When it comes to freight cars, one of the smallest and most overlooked parts is also one of the most important. The journals are vital bearings which transfer all of the weight of the car and its load onto the spinning axles and wheels. The strength of the journal determines the weight the car can carry. And a failure in the journal is likely to cause a serious derailment.
Before we look at the journals in more detail, it may help to put the actual weight of a train into perspective. Let’s compare the prototype with an O scale model. Since O Scale is 1/48 the size of the prototype, a Lionel 100 ton hopper for example will be 1/48 as long, 1/48 as tall as the real thing. So how much would the model weigh if it were 1/48 the actual weight?
Let’s use our 100 ton hopper car as a convenient example. The light weight of these cars is 58,300 pounds. So a scale model would weigh 1,214 pounds – without a load! Loaded, the 200,000 pound car would tip the scales at a little over two tons. Better build some stronger benchwork.
The point of this little exercise is to shed some light on the real scale involved in railroading. It yields a whole new appreciation on the forces inflected upon those relatively small bearings. It should also help explain why trains are nothing to fool with – in a car or in person.
For the first century of railroading, trucks used what are commonly referred to as friction bearings, but more properly called plain or solid bearings.
The term “friction bearing” emerged as manufacturers of new roller bearings looked for ways to promote the new innovation. The aim of all bearings is essentially to minimize friction.
The bearings needed to be kept lubricated constantly to offset the friction. Workers packed the journals with cloth “waste” soaked in oil. The oil puddled in the bottom of the journal box and wicked upwards as the train rolled.
Consequently, a car that had sat on a siding for a length of time would be more difficult to get started as oil dripped back down and the two bearing surfaces came in contact. Cold temperatures also had a noticeable negative effect on the performance of solid bearings.
In addition to being a lubricant, the oil also would burn and smoke as the levels got low and the bearing began to overheat. These smoking journals were known as “hot boxes” and were a common problem for decades on the rails. If the bearing went dry, the journal would score and eventually snap the end of the axle.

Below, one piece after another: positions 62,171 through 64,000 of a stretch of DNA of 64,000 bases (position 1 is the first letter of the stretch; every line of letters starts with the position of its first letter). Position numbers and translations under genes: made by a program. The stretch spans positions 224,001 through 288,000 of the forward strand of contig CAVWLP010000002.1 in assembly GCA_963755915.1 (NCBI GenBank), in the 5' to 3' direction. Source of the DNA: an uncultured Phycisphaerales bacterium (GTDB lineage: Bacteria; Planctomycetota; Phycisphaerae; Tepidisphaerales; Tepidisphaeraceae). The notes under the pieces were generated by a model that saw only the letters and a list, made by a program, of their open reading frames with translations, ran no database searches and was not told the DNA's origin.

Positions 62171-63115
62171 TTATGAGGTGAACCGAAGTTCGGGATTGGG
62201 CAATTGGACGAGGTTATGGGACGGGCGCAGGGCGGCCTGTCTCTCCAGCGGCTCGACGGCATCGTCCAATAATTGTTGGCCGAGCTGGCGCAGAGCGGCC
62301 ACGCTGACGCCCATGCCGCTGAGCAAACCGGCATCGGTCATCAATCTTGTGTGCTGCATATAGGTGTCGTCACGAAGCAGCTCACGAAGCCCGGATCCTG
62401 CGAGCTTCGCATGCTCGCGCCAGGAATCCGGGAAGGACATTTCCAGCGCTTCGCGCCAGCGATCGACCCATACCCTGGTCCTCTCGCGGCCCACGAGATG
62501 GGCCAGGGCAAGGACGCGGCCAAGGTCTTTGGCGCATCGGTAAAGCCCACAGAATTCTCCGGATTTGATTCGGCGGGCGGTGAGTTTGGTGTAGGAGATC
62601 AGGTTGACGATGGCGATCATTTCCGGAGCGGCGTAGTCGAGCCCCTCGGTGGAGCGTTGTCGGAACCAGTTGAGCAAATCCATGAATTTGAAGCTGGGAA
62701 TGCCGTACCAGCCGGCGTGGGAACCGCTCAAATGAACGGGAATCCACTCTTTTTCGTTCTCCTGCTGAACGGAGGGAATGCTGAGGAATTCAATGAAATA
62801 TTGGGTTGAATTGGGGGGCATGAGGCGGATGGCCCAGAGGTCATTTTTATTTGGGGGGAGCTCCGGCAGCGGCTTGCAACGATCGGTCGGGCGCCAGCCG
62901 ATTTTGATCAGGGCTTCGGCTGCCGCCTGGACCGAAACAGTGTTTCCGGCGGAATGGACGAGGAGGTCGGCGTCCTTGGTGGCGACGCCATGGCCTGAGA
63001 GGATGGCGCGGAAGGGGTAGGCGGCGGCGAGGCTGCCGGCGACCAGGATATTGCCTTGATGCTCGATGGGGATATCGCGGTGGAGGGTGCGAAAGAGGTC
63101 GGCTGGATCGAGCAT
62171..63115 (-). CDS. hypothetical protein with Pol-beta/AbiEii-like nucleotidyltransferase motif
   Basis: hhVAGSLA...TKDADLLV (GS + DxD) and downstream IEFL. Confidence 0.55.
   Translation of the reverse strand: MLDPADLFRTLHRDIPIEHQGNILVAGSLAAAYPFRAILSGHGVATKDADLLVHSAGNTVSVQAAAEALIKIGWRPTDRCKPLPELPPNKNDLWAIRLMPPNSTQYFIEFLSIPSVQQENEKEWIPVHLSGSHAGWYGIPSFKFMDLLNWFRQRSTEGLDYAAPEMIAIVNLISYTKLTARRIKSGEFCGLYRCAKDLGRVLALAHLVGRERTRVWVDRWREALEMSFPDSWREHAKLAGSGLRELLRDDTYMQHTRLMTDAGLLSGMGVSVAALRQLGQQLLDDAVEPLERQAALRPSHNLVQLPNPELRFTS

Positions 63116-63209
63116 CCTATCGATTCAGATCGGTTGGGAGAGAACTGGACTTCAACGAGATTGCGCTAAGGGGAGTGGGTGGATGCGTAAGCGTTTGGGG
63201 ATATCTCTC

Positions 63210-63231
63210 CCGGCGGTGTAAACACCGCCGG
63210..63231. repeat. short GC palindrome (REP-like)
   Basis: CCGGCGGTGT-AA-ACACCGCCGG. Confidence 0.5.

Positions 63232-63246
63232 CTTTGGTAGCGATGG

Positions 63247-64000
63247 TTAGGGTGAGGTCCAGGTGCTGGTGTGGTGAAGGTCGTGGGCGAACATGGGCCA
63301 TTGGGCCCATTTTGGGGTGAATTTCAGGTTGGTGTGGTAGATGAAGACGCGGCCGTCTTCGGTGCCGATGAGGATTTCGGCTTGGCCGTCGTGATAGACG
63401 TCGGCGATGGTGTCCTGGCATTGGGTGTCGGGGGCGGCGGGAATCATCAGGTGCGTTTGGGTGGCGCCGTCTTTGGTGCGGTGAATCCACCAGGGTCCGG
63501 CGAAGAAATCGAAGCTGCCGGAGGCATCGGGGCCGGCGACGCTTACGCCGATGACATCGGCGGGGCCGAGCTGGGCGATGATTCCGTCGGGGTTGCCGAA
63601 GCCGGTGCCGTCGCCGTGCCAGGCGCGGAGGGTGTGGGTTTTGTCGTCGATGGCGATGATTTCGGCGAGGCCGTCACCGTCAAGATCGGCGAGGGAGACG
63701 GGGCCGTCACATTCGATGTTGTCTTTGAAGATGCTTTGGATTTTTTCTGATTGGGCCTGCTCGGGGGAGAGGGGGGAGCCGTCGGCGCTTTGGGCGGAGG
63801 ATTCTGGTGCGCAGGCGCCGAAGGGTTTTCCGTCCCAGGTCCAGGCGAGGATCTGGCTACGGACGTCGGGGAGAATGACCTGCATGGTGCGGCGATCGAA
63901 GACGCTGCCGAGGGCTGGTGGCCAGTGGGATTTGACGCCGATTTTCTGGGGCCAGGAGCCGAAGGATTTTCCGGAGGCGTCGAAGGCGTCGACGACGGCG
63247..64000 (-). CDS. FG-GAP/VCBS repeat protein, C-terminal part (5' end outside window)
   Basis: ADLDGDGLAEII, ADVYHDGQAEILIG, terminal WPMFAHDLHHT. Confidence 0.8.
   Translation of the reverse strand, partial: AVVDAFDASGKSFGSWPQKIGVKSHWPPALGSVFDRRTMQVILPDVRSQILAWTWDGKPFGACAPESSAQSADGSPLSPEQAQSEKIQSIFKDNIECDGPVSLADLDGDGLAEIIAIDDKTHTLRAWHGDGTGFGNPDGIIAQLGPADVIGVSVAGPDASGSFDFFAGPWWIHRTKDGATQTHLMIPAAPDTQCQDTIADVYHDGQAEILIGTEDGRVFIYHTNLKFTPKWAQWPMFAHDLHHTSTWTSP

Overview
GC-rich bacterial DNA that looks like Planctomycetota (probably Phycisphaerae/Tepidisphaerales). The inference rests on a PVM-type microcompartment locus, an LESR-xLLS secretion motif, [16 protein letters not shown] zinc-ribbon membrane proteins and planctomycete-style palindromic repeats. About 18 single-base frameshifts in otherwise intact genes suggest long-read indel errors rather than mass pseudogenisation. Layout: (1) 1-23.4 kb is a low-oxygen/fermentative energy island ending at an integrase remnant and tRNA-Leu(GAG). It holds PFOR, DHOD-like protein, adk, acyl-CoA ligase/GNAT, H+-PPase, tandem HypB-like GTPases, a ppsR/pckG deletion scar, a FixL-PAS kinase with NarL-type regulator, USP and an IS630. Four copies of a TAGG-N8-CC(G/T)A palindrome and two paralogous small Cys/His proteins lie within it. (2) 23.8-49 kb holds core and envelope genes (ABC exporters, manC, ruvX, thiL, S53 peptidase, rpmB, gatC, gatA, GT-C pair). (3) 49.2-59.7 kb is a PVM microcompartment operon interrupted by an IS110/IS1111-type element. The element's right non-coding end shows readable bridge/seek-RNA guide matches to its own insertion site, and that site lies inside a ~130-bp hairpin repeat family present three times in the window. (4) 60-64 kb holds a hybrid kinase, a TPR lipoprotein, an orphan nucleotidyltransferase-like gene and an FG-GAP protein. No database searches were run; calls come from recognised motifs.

When the journals overheated, the smoke and smell would alert train crews in the caboose and at trackside to the problem – hopefully before it was too late. Once discovered, the journal would be repacked and oiled enough to move the car at restricted speed to the nearest yard or siding where it could be set out for repair.
As early as the 1920s, roller bearings began to emerge as a potential replacement for the dangerous and labor-intensive friction bearing. Like other technology improvements, roller bearings came first to locomotives and passenger equipment.
The pace of the conversion was dictated by cost, but also by the magnitude of the process. Since cars, especially freight cars, often interchange between different railroads, parts must be standardized so that a car can be repaired when on another line. It was and is not uncommon for cars to spend months away from their home rails.
To avoid excessive parts inventories, railroads use a few standard sizes of journals, brake shoes, wheels, axles, couplers, etc. So a seemingly simple design change like replacing a bearing or increasing the size of an axle can have far-reaching consequences.
Today, roller bearings are standard equipment on almost everything on the rails. Solid bearings were outlawed in interchange service in 1994. Cars which used older sideframes but had been converted to roller bearings were outlawed for hazardous materials cars in 1992 and all equipment in 1995.
In practice, most bearings and sideframes had been replaced long before those deadlines arrived. Some of the older bearing cars can still be found in cars which do not travel to other railroads however. This includes company service cars like maintenance of way equipment as well as equipment on tourist lines and industrial railroads.
Although it is far less common today, a roller bearing can still overheat. With cabooses no longer in common use, railroads have placed thermal sensors strategically along the mainlines to monitor for excessive heat in a passing train. And though technologies change, the vocabulary doesn’t. They’re still called hotboxes.
While these may all be just small details on a model, the conversion to roller bearings had a big impact on the operations of real railroads. And after all, some of the best parts of the hobby are found in the details!